• The poor man who must rest on a cold stone, and look for refreshment to the public fountain.

  • The weary mind, oppressed by life's long way, which has no luxurious comfort prepared for it, but finds a measure of repose in the simple arrangements of nature.
Reading this text, let it set a picture before you, and—


1. He is wearied with our sins (Isa. 43:24).
2. He is wearied with our formal worship (Isa. 1:14).
3. He is wearied with our errings through unbelief (Ps. 95:10).
4. He is wearied with our resistance of his Spirit (Isa. 63:10).
5. He is wearied with our cavillings and rebellions (Mal. 2:17).

Perhaps we have specially wearied the Lord, as we read in Amos 2:13, where singular provocations are mentioned.

That is a grave question asked by the prophet Isaiah, "Will ye weary my God also" (Isa. 7:13)?


1. He waits for comers to the well: he seizes on all occasions to bless, such as affliction, the hearing of the Word, the recurrence of a birthday, or even the simplest event of life. Men have other errands; they come to the well only to draw water, but the Lord meets them with his greater errand.
2. He waits for the most sinful; she that had had five husbands.
3. He waits to enlighten, convince, convert.
4. He waits to accept, and to commission.
5. He waits to begin by one convert the ingathering of a great harvest of souls, as in the case of the Samaritans.

How long he has waited for some of you!
At how many points has he been on the outlook for you!
Is he not waiting for you at this very hour? Will you not yield to his patient love?


Alter the position of the character.

1. Be yourself weary of your sinful way.
2. Sit down on the well of your Lord's gracious ordinances.
3. Wait and watch till your Savior comes.
4. Ask him to give you, to drink, and, in so doing, give him to drink for this is his best refreshment.
5. Drink yourselves of the living water, and then run to tell others. Will you not do this at once? May his Holy Spirit so direct you!


It was the hour of noon, and weary as he was with the long journey, possibly also with the extreme heat, our Lord sat "thus on the well." The expression in the original is most pathetically picturesque. It implies that the Wayfarer was quite tired out, and in his exhaustion flung his limbs wearily on the seat, anxious, if possible, for complete repose. —Archdeacon Farrar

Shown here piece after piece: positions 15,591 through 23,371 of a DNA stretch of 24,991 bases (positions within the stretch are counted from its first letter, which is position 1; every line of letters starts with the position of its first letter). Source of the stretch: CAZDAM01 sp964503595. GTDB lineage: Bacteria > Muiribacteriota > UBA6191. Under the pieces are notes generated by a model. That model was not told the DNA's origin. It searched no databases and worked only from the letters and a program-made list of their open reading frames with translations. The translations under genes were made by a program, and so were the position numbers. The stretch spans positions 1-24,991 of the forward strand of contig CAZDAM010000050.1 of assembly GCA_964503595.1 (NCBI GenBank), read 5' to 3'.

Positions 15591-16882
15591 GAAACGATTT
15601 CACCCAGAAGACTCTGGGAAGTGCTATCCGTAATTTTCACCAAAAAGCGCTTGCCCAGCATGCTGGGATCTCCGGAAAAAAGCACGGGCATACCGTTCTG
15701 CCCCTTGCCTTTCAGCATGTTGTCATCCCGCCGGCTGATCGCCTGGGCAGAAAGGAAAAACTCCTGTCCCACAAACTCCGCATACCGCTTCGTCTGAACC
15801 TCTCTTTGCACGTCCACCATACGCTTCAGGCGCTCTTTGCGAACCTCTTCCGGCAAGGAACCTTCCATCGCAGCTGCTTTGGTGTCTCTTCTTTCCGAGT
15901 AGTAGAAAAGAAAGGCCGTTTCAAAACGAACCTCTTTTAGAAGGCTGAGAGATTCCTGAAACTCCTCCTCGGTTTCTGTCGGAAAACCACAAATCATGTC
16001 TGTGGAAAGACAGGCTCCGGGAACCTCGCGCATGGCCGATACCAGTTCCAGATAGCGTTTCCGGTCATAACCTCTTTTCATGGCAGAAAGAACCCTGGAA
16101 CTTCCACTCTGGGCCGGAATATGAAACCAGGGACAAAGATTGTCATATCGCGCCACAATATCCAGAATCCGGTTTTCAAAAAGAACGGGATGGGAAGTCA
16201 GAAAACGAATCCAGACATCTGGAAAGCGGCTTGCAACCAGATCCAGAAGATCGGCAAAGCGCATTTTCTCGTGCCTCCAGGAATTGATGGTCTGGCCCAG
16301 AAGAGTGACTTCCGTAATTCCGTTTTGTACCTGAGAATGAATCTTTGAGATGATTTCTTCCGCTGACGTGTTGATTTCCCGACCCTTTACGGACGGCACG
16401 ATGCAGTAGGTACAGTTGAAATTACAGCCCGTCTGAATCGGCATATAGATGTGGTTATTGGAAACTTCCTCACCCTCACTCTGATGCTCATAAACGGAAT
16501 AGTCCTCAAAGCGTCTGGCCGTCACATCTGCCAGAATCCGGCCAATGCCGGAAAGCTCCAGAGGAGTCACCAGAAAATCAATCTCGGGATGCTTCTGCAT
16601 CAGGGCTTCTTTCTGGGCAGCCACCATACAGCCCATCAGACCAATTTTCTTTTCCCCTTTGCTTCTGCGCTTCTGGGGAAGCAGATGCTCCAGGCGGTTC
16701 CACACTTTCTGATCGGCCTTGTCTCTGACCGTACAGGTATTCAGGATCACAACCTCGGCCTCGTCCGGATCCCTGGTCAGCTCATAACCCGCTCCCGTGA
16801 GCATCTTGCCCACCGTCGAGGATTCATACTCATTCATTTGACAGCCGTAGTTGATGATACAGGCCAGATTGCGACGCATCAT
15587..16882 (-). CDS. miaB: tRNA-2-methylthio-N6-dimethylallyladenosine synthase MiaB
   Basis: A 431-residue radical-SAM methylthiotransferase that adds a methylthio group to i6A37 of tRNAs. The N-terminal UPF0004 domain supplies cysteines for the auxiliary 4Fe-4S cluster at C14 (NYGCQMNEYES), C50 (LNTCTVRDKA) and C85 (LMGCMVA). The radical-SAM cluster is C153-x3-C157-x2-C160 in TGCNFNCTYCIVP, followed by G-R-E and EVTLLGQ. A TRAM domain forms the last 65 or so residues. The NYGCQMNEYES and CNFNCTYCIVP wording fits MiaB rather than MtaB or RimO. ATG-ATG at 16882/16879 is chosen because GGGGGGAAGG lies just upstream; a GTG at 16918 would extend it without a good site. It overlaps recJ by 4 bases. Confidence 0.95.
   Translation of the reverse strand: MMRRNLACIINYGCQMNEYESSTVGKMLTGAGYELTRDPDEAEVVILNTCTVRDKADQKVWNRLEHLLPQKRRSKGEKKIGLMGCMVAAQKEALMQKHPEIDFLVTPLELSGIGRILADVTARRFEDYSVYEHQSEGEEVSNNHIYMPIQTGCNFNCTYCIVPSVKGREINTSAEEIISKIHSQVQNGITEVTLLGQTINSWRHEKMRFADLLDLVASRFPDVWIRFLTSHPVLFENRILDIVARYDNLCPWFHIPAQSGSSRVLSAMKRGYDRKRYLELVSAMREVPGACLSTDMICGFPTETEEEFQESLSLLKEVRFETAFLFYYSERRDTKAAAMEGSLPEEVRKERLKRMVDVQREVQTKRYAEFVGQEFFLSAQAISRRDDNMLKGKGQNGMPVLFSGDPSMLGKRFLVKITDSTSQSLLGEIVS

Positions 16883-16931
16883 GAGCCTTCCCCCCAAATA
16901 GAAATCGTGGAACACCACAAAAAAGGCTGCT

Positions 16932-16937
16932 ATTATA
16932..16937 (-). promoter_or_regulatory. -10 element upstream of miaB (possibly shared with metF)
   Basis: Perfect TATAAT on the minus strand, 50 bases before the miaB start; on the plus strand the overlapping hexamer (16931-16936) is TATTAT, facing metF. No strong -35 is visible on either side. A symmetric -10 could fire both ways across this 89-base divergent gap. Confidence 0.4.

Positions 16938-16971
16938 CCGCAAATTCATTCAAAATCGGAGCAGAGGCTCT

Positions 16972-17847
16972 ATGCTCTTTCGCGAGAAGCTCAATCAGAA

When hard-working people sit down at midday for their few minutes of rest and refreshment, let them recall their Master's noonday rest at the well. He was tired, like we are, yet his rest was short, and his work scarcely broken. He was tired with seeking for us. Our stubborn hearts brought him all this way from heaven. He has long sought for our love, and hardly finds it. Think on this verse. With whom did Jesus find his portion in this life? Not with the great and luxurious, but with the common people, sharing their toils. —Practical Reflections on the Gospels By a Clergyman

While we sympathize with the bodily weariness of our Lord, it will be well to remember the soul-weariness which sin must have occasioned him. He hungered to bless men, and they refused the bread of life. He would have gathered them, but they would not be gathered. He must have been specially wearied with the ostentatious hypocrisy of the Pharisees, and the silly legalisms of the Scribes with their tithing of mint and anise. He was often wearied with the dogged unbelief of the Jews, and the provoking want of faith among his own disciples. The sin, the caviling, the slander, the selfishness, the hardness of heart of those about him, must have worn down his holy soul, and made him every day a Man of sorrows. Yet he never left the well, never refused to give the living water to a thirsting soul, never ceased to entreat men to come to him and drink. —C. H. S.

"Jesus, therefore, being wearied"—And in that he himself had suffered, he was the more able and apt to help this poor Samaritan. So the apostle bids us pity those in adversity, as being ourselves in the body, i. e., the body of flesh and frailty, subject to like misery. —Trapp

When wearied, let us still be on the watch to do good. Wearied, and sitting on the well, our Lord is still in the attitude of observation. "I am never too tired to pray," said a minister, who, after a hard day's toil, found his host ready to excuse him from conducting family prayer. When God is blessing the Word, true ministers forget their fatigue, and hold on long into the night with inquirers. Alas! when the Holy Spirit has nothing to do with a man's heart, the man excuses himself from "making overtime;" as I once heard a professor call it, when he quitted the room the instant the service was over. Another, in describing a minister, said, "Oh, he is so cold! He is one who thinks it is wrong to be too religious. He cannot endure zeal." Be it ours to show a more excellent way. Holy Brainerd, when he could not preach, because he was on his dying bed, called to him a little Indian boy, and tried to teach him his letters. Let us live soul-saving, and so let us die. —C. H. S.

Charles Hadden Spurgeon